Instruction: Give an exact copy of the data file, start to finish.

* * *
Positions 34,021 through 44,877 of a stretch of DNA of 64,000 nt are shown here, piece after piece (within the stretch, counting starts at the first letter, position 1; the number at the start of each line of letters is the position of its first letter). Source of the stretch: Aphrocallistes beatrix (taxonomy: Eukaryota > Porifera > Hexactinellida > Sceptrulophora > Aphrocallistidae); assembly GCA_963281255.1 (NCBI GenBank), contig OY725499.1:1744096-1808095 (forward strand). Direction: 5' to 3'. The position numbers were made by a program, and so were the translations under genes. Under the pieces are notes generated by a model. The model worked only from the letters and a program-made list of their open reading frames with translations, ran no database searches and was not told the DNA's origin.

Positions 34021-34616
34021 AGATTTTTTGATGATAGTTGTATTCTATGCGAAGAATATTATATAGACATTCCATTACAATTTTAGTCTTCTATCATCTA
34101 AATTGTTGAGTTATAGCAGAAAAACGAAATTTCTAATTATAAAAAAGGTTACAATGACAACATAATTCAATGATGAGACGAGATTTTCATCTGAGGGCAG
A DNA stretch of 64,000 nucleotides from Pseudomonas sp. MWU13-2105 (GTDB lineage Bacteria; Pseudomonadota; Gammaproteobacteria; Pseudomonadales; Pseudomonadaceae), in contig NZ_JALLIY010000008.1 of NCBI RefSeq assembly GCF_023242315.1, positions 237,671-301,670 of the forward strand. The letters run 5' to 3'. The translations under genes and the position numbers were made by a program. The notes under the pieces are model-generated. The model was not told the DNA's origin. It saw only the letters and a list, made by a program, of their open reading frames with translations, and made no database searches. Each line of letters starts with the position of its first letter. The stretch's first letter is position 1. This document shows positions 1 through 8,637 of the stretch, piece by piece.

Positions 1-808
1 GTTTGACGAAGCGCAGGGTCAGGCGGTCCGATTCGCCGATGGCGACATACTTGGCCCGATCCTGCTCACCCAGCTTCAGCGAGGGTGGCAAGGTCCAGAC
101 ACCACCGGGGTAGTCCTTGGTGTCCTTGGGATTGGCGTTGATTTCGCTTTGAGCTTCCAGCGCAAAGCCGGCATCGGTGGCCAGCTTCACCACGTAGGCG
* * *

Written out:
Positions 34,021 through 44,877 of a stretch of DNA of 64,000 nt are shown here, piece after piece (within the stretch, counting starts at the first letter, position 1; the number at the start of each line of letters is the position of its first letter). Source of the stretch: Aphrocallistes beatrix (taxonomy: Eukaryota > Porifera > Hexactinellida > Sceptrulophora > Aphrocallistidae); assembly GCA_963281255.1 (NCBI GenBank), contig OY725499.1:1744096-1808095 (forward strand). Direction: 5' to 3'. The position numbers were made by a program, and so were the translations under genes. Under the pieces are notes generated by a model. The model worked only from the letters and a program-made list of their open reading frames with translations, ran no database searches and was not told the DNA's origin.

Positions 34021-34616
34021 AGATTTTTTGATGATAGTTGTATTCTATGCGAAGAATATTATATAGACATTCCATTACAATTTTAGTCTTCTATCATCTA
34101 AATTGTTGAGTTATAGCAGAAAAACGAAATTTCTAATTATAAAAAAGGTTACAATGACAACATAATTCAATGATGAGACGAGATTTTCATCTGAGGGCAG
A DNA stretch of 64,000 nucleotides from Pseudomonas sp. MWU13-2105 (GTDB lineage Bacteria; Pseudomonadota; Gammaproteobacteria; Pseudomonadales; Pseudomonadaceae), in contig NZ_JALLIY010000008.1 of NCBI RefSeq assembly GCF_023242315.1, positions 237,671-301,670 of the forward strand. The letters run 5' to 3'. The translations under genes and the position numbers were made by a program. The notes under the pieces are model-generated. The model was not told the DNA's origin. It saw only the letters and a list, made by a program, of their open reading frames with translations, and made no database searches. Each line of letters starts with the position of its first letter. The stretch's first letter is position 1. This document shows positions 1 through 8,637 of the stretch, piece by piece.

Positions 1-808
1 GTTTGACGAAGCGCAGGGTCAGGCGGTCCGATTCGCCGATGGCGACATACTTGGCCCGATCCTGCTCACCCAGCTTCAGCGAGGGTGGCAAGGTCCAGAC
101 ACCACCGGGGTAGTCCTTGGTGTCCTTGGGATTGGCGTTGATTTCGCTTTGAGCTTCCAGCGCAAAGCCGGCATCGGTGGCCAGCTTCACCACGTAGGCG